The unique challenges of addiction treatment for homeless populations
How to help treat addiction for the homeless
Substance abuse is both a precipitating factor and a consequence of homelessness. Prevalence estimates of substance use among homeless individuals are approximately 20-35%; as many as 10-20% are “dually diagnosed” with an additional mental health diagnosis.
In the United States, less than one quarter of individuals in need of substance abuse treatment actually receive it; structural and interpersonal barriers to accessing substance abuse treatment are exacerbated by the realities of homelessness. Thus, homeless populations have a higher need for treatment than in the housed population, yet can expect to face more difficulties in accessing the help they need.
How can this need be addressed?
Kelly Goralski is the Women’s Program Director at the Bethel House of the Santa Barbara Rescue Mission, a Rescue Mission located in Santa Barbara, CA. Today, we explore the best practices in addressing this real and present problem – addiction treatment for homeless populations. We hope that you will find this interview interesting and that it will bring a better understanding of what kind of help is most suitable and effective.
If you have any additional questions, please share them in the comments section below. We do our best to respond to all legitimate questions with a personal and prompt response.
ADDICTION BLOG: By your best estimate, how many homeless men and women are currently in need of addiction treatment? Has this number increased, decreased, or remained the same over the fifty (50) years of your organization’s operation?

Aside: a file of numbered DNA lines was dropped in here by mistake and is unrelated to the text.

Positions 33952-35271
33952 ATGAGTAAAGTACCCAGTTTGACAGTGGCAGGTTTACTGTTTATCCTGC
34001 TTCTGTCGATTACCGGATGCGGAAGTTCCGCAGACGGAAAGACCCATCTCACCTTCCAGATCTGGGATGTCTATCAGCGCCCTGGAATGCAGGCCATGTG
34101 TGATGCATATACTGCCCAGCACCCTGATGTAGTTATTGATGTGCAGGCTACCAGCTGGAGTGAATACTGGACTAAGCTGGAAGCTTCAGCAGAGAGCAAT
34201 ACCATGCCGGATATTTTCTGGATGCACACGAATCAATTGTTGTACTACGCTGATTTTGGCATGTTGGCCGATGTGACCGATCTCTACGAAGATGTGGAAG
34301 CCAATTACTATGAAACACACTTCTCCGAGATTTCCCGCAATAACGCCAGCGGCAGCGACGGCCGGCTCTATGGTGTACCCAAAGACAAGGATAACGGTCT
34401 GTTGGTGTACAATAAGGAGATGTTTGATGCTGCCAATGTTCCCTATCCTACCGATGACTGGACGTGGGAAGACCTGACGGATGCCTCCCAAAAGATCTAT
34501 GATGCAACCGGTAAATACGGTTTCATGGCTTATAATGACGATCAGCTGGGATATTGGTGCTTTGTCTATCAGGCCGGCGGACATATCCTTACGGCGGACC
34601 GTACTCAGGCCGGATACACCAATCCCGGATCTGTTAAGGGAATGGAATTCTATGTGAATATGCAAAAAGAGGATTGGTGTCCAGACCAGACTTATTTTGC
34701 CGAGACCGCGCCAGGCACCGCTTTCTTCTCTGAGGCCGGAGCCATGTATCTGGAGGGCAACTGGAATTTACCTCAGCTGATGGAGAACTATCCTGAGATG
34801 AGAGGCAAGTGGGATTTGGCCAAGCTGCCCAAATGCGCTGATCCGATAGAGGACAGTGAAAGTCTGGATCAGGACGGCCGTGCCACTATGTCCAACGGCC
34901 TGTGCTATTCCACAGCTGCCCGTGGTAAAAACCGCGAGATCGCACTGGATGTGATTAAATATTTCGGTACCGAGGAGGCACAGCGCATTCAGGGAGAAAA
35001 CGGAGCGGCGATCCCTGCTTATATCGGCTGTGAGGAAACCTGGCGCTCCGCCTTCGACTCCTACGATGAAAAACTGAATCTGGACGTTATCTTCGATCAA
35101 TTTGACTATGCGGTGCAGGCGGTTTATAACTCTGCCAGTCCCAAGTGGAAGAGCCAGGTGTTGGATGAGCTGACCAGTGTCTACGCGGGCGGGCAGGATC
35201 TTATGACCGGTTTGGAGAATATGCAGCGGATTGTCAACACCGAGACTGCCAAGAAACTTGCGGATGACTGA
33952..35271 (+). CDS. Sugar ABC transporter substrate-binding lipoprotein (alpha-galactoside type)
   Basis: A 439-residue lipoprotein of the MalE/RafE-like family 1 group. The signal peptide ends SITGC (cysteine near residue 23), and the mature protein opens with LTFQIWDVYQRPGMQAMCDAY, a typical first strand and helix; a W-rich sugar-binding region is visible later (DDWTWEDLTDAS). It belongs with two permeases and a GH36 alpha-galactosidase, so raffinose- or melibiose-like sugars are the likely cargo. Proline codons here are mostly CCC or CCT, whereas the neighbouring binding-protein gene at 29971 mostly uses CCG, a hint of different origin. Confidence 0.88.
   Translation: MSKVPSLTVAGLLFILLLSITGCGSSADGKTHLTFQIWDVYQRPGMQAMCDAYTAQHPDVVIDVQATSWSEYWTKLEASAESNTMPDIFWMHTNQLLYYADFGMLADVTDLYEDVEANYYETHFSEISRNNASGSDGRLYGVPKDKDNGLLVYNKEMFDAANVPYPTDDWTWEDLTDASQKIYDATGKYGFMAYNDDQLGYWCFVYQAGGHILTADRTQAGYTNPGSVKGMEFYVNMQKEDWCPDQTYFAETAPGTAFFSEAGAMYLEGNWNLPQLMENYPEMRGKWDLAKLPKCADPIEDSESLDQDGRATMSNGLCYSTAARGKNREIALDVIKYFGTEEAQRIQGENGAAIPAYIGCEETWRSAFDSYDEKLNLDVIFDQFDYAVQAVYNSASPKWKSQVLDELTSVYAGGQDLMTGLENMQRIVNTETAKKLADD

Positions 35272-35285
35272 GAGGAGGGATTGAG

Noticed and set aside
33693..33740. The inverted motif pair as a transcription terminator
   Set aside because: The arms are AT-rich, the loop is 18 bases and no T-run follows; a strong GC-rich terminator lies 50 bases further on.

SANTA BARBARA RESCUE MISSION: I can only give you my estimation and it’s not scientific by any means. The homeless men and women that I see in this town in need of some form of alcohol or drug treatment is in my estimation about 85% and I’d estimate that the rest need mental health assistance.
I would say that this population has definitely increase over the past fifty years in part to to cut backs in mental health services and not enough non-profit rehabs for people who can’t afford Betty Ford or Passages Malibu.
ADDICTION BLOG: How many treatment programs in California currently work with homeless men and women? How many programs do you know of that exist across the U.S.?
SANTA BARBARA RESCUE MISSION: I looked up treatment programs in California that target the homeless population and I came up with five of them.
I have to be honest, I don’t know what the statistics are for other states in the U.S. with regards to providing drug/alcohol treatment for the homeless. I can be certain that it a much smaller number than what is needed. Drug/alcohol treatment is an expensive business and we need more non-profit treatment centers all over these United States.
ADDICTION BLOG: How does your mission connect (formally or informally) with these other organizations?
SANTA BARBARA RESCUE MISSION: We don’t connect formally. Informally, we try to support any program that is looking to help a person in need of drug and alcohol treatment. If someone is moving to another part of the state or if for whatever reason our program doesn’t fit their needs we will reach out and look for other referrals for that person. This disease affects society as a whole and we need to help support anyone that is looking to get into recovery.
ADDICTION BLOG: What are some of the best practices in screening individuals who take shelter in your mission and deciding on who is ready for a residential program?
SANTA BARBARA RESCUE MISSION: Our homeless shelter does not discriminate. As long as you can be respectful of others around you and aren’t violent, our homeless shelter is an open and loving place. If someone on our homeless line is really looking to get and stay sober they can ask to begin with some free outpatient services that we offer to the homeless and if that goes well then they can take that next step and apply to our residential program.